Chasteberry: The Female-Friendly Fruit

Chasteberry: The Female-Friendly Fruit
Presented by Spartan Training®

The Spartan Guide to Chasteberry

The Claim Native to Central Asia and the Mediterranean, the berry of the chaste tree has long been thought to tamp down one’s sexual drive, and monks used it in the Middle Ages to stay chaste (get it?). Available as a liquid extract, essential oil, and pill, chasteberry is used today to treat menstrual problems, menopause symptoms, and other hormone-related conditions.

The Evidence There’s no evidence that chasteberry will inhibit your libido. But in the past 50 years, about 30 European trials of chasteberry have shown that it helps with menstrual disorders. The problem: Most of those trials were pretty poorly designed. Either they were unblind, meaning that both patients and experimenters knew who was using what (hello, placebo effect!), or they lacked a control group to compare the herb to.

More recently, a few small-but-high-quality studies (that’s double-blind, randomized controlled trials, for you stats nerds) have found some evidence that chasteberry’s ability to improve symptoms of PMS seems legit. Data on its efficacy for irregular periods and fertility disorders is weak.

Still, holistic doctors still recommend the berry for general female-friendly effects. “Chasteberry is great for many gynecological conditions associated with estrogen dominance, such as PMS, cyclic breast pain, irregular ovulation, and perimenopause,” says Bronwyn Fitz, M.D., an OB-GYN at the Blum Center for Health in Rye Brook, New York. Chasteberry helps your body produce more progesterone, she explains, which helps alleviate estrogen-related symptoms, like moodiness, breast tenderness, painful periods, and hot flashes. It’s well-tolerated and rarely causes side effects.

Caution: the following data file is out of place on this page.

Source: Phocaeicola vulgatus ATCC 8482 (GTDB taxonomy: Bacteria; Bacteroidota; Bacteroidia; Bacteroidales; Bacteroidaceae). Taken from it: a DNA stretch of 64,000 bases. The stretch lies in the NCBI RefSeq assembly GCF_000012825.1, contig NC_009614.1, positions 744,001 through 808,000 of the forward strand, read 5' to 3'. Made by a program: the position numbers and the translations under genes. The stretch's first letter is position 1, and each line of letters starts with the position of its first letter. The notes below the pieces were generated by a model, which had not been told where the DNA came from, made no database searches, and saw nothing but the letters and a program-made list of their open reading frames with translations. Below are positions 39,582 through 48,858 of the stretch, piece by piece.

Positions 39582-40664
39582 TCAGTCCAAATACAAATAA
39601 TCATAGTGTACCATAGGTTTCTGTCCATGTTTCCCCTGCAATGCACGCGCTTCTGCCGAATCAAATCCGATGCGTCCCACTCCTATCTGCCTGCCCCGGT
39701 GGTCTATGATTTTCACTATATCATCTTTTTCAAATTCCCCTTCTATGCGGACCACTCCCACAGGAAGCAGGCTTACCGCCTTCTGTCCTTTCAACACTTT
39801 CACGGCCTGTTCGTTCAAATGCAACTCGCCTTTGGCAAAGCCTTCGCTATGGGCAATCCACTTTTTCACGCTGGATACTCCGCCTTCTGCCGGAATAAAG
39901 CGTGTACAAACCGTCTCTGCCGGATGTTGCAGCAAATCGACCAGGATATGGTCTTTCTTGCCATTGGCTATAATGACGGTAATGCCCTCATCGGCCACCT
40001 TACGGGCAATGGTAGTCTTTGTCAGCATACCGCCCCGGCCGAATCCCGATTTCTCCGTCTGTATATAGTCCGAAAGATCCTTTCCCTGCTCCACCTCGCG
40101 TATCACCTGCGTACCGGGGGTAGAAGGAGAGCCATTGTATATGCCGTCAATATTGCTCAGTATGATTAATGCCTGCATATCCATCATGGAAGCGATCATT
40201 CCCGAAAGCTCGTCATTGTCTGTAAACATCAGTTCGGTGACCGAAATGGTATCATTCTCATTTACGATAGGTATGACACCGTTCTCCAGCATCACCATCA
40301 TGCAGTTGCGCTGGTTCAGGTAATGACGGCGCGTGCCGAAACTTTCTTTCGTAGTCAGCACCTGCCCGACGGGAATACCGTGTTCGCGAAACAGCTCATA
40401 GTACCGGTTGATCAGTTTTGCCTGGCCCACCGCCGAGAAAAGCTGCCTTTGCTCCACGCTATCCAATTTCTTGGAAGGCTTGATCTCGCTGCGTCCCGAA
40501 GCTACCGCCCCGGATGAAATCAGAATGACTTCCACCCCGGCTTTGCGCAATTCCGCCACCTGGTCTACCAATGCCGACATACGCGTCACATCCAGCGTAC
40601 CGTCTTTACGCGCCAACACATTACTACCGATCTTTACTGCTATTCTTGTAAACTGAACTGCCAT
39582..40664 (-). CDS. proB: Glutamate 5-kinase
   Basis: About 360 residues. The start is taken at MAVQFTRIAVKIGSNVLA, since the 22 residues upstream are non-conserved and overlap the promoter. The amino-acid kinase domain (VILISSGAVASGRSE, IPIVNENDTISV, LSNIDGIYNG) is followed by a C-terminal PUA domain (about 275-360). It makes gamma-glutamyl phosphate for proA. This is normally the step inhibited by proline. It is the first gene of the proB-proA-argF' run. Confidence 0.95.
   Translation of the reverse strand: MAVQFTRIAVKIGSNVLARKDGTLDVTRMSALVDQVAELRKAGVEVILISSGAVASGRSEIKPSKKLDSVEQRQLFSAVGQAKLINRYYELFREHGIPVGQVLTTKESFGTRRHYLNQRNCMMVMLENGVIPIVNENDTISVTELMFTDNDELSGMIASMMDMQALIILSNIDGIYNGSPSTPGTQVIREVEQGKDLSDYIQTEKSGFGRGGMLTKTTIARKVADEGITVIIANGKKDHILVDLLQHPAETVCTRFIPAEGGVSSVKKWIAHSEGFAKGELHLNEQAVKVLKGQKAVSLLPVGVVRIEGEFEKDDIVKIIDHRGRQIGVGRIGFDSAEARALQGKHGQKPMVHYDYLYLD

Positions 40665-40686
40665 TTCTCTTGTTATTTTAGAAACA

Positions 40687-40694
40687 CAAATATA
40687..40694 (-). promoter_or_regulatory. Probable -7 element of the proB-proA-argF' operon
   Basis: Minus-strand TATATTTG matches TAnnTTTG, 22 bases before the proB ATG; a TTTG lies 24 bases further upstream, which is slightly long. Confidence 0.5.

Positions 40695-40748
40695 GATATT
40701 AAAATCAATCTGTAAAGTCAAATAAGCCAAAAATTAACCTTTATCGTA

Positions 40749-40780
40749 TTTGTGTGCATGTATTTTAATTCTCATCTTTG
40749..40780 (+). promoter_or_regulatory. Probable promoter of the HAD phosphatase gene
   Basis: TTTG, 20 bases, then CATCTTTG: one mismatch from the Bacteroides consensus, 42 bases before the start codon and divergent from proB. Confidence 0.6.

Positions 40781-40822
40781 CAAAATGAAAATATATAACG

How to Use It A typical dose is 200 to 500 milligrams per day. Because chasteberry impacts your body’s hormone production, it’s wise to avoid it if you have a hormone-sensitive cancer, or if you’re pregnant or nursing. Those on hormonal birth control or dopamine-related medicines (e.g., certain Parkinson’s Disease drugs) should also steer clear. “It does take a while to see the full impact, so stick with it for at least three months before deciding if it’s working for you,” Dr. Fitz says.